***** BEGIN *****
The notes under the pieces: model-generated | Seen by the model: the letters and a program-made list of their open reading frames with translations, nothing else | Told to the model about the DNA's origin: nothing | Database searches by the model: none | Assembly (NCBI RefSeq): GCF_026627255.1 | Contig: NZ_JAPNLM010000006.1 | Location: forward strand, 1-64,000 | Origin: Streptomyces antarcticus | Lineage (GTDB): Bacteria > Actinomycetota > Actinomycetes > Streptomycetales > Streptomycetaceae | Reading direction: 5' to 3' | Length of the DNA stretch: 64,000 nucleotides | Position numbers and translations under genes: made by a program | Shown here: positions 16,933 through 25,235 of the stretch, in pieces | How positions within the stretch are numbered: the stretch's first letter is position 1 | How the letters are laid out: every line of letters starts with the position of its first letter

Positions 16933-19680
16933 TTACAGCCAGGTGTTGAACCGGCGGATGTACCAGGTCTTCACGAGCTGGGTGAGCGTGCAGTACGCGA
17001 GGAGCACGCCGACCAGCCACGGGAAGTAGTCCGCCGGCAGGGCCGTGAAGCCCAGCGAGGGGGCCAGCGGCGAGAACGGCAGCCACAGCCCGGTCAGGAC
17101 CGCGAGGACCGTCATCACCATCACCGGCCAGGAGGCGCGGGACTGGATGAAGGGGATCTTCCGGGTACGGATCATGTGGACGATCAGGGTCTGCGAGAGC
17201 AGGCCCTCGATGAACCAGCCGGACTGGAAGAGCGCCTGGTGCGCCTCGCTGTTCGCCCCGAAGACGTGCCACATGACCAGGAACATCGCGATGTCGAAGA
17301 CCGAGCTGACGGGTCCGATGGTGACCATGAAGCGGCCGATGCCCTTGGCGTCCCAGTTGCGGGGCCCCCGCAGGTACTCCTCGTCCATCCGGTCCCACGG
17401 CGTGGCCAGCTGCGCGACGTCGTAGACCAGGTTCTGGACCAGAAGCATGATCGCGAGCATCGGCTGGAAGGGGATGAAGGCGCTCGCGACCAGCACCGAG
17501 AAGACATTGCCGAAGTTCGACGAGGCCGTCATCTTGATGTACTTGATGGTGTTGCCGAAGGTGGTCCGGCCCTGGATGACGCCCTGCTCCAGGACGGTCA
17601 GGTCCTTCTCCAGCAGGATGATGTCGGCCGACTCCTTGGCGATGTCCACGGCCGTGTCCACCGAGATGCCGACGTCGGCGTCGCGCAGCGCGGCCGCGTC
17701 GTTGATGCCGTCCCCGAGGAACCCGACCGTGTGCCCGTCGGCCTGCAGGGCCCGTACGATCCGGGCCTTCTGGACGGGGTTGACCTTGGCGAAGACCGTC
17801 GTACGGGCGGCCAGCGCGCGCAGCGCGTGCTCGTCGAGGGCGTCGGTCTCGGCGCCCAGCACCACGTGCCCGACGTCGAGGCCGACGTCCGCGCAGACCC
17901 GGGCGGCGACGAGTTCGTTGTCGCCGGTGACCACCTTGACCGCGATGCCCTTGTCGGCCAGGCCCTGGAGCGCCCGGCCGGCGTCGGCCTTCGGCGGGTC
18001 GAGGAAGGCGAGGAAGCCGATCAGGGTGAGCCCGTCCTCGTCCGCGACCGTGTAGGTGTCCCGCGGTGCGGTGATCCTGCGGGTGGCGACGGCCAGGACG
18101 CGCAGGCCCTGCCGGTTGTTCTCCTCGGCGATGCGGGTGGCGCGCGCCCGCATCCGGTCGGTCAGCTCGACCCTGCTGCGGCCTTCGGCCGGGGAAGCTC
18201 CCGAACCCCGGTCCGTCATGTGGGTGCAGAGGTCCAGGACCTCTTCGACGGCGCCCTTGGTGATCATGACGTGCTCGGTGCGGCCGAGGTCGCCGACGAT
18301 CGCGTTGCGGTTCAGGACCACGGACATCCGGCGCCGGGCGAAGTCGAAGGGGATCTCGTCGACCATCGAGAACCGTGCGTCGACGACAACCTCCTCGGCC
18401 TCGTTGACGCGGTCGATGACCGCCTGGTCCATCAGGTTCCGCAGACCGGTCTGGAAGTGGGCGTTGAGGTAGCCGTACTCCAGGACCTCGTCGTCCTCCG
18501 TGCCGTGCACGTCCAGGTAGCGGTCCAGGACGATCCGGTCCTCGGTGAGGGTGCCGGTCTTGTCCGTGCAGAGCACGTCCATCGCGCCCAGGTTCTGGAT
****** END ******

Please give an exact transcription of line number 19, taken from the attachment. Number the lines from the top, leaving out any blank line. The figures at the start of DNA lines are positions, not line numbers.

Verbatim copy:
18501 TGCCGTGCACGTCCAGGTAGCGGTCCAGGACGATCCGGTCCTCGGTGAGGGTGCCGGTCTTGTCCGTGCAGAGCACGTCCATCGCGCCCAGGTTCTGGAT